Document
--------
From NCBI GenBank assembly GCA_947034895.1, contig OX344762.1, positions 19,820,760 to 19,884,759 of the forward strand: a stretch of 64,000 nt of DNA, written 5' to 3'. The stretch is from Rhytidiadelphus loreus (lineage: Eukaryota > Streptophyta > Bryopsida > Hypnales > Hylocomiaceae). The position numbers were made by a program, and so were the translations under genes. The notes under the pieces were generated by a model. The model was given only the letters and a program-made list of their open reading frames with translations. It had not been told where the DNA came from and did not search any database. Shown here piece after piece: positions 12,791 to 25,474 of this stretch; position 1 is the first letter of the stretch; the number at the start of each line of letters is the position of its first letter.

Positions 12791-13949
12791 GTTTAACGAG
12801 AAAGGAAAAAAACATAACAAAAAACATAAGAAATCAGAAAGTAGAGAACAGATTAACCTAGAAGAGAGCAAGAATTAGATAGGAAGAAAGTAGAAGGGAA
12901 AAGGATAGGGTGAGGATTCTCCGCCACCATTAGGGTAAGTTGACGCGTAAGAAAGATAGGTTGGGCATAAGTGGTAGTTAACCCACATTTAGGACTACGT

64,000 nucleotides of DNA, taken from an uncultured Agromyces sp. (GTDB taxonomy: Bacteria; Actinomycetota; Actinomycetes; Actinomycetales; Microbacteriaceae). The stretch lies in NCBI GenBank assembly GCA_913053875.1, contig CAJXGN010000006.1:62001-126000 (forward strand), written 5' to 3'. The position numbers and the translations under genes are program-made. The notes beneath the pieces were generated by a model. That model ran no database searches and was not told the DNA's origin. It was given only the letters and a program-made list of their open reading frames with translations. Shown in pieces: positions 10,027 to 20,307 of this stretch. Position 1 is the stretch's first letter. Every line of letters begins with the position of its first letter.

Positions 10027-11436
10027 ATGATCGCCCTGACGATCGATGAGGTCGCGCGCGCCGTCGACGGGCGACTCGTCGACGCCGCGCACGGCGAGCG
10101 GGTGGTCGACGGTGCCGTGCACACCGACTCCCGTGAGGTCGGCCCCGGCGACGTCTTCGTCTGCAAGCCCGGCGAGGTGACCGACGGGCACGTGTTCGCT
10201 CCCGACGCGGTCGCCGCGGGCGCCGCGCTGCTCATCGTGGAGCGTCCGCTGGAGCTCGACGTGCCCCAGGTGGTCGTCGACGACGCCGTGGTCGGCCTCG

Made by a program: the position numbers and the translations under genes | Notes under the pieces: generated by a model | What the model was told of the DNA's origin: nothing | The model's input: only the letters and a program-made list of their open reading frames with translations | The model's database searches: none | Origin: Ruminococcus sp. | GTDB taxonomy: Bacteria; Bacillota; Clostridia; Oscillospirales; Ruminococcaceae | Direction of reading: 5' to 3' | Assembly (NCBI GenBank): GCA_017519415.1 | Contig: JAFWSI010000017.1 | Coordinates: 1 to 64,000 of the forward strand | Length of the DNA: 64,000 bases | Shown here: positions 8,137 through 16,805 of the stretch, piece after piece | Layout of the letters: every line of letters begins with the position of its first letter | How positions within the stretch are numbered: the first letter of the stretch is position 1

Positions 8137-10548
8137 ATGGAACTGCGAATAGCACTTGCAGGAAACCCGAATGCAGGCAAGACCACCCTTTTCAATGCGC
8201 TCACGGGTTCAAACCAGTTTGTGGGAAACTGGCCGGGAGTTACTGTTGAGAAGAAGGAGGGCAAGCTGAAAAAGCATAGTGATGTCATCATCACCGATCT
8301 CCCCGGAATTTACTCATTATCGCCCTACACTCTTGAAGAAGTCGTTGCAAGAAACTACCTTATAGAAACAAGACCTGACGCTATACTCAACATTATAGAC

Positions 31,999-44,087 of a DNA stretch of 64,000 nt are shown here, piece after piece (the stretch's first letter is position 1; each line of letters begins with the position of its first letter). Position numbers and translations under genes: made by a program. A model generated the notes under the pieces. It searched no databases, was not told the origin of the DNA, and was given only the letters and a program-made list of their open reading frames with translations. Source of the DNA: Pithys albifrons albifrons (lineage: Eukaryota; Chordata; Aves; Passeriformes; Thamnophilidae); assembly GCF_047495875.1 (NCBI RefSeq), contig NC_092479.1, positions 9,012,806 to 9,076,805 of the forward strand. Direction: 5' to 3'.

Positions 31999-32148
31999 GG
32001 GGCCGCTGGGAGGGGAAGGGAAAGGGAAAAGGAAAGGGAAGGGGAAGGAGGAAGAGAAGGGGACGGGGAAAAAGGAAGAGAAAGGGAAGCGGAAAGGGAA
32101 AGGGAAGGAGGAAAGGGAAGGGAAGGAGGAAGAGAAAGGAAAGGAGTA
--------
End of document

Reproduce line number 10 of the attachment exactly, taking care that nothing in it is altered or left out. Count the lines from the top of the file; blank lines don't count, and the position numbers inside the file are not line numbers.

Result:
10201 CCCGACGCGGTCGCCGCGGGCGCCGCGCTGCTCATCGTGGAGCGTCCGCTGGAGCTCGACGTGCCCCAGGTGGTCGTCGACGACGCCGTGGTCGGCCTCG